Meanwhile, Rep. Patricia Lundstrom, D-Gallup, the committee’s chairwoman, called the public feedback important after a recent legal dispute over spending authority for the federal stimulus funds that was resolved in the Legislature’s favor.

A bipartisan pair of lawmakers – Senate GOP floor leader Greg Baca of Belen and Sen. Jacob Candelaria, an Albuquerque Democrat-turned-independent – filed a petition with the Supreme Court in September seeking to bar Gov. Michelle Lujan Grisham from spending more of the roughly $1.7 billion in federal funds that New Mexico got under the latest congressional relief package.

The state’s highest court sided with the legislators in a ruling last month, prompting the Democratic governor to add spending of the federal dollars to the agenda of the special session that’s expected to last for about two weeks.

Lujan Grisham spokeswoman Nora Meyers Sackett did not cite any misgivings with the Legislature’s spending plan on Tuesday, but also didn’t say specifically whether the governor would sign the bill in its current form.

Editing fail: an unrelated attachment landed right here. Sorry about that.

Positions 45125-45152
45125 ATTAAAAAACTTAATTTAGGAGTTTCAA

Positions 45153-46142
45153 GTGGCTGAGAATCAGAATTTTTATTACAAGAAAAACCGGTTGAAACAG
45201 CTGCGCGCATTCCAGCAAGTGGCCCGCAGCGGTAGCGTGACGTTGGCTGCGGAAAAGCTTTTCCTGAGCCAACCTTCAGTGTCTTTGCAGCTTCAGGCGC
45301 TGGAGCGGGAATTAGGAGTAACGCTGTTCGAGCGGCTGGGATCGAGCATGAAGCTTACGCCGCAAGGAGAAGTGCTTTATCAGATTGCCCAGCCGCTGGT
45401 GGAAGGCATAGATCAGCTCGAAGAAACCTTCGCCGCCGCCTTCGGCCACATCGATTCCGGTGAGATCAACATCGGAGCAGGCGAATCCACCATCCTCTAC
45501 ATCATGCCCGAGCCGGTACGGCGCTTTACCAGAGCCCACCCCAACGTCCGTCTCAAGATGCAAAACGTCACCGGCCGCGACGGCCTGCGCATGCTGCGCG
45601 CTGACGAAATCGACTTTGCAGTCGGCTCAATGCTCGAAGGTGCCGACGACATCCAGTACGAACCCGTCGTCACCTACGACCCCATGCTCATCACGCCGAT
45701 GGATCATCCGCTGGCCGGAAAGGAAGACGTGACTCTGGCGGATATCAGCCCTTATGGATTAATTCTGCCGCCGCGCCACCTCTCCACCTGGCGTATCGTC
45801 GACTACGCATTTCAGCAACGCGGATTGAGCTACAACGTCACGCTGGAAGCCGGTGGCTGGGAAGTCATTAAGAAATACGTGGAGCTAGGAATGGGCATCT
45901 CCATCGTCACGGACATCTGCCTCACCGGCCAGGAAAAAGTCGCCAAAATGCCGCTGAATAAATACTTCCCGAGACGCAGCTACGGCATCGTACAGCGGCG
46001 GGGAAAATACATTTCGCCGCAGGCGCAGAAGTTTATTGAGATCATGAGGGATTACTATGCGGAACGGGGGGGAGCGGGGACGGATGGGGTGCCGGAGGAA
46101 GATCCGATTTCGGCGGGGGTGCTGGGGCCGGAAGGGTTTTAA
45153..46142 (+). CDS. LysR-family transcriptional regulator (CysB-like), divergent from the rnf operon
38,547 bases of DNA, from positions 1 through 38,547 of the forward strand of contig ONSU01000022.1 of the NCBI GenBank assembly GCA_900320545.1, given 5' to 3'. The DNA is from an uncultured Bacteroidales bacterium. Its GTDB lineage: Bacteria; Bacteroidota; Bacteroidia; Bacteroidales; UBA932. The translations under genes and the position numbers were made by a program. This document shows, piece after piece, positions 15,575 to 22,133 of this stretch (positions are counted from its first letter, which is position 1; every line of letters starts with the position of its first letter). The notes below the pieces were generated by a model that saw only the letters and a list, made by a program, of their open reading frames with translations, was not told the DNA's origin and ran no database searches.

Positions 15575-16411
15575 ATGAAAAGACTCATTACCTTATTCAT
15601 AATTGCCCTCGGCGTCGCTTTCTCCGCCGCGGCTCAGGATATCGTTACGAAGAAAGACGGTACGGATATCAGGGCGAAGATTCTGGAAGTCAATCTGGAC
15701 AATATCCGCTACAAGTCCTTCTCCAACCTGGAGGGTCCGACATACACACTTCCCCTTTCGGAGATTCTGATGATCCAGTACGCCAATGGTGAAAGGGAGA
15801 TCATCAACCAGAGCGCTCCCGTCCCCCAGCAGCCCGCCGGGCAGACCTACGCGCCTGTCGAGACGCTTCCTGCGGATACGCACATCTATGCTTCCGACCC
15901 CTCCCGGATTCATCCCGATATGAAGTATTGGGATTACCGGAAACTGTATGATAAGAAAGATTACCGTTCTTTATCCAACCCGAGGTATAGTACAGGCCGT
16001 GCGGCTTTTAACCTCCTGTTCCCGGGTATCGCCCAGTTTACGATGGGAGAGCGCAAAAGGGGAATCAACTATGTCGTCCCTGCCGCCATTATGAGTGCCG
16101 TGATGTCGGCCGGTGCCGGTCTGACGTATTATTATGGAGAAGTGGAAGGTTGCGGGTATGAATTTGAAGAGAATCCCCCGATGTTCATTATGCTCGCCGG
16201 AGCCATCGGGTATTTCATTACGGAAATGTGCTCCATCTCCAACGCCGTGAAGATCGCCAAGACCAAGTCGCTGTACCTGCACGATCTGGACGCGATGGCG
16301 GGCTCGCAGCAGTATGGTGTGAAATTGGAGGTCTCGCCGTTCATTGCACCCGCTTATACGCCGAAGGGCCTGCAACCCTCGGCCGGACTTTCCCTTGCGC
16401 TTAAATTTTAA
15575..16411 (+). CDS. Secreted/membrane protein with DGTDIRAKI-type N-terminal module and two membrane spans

“There’s certainly no shortage of projects and programs to put funding towards – we’re glad to see the Legislature begin to take action and fully expect them to allocate funds guided by meaningfully supporting and benefiting New Mexicans,” Sackett told the Journal.

Rep. Patricia Lundstrom, D-Gallup, Chairwoman of the House Appropriation and Finance Committee and other committee members listen and discuss how federal stimulus money should be used during the Special Session in Santa Fe in December 2021. (Eddie Moore/Albuquerque Journal)

State needs

The federal American Rescue Plan Act signed into law by President Joe Biden in March allows for spending in four different areas – pandemic-related public health and economic impact, premium pay for essential workers, revenue replacement, and infrastructure improvements.

The spending plan unveiled this week at the Roundhouse would appropriate the federal funds under the revenue replacement category, a top legislative budget official said. That would give the state until June 2025 to spend the money without it being reverted to the federal government.

Specifically, the plan calls for $142.5 million to be spent on major statewide road projects in all parts of New Mexico, including improvements to Interstate 25 in Albuquerque.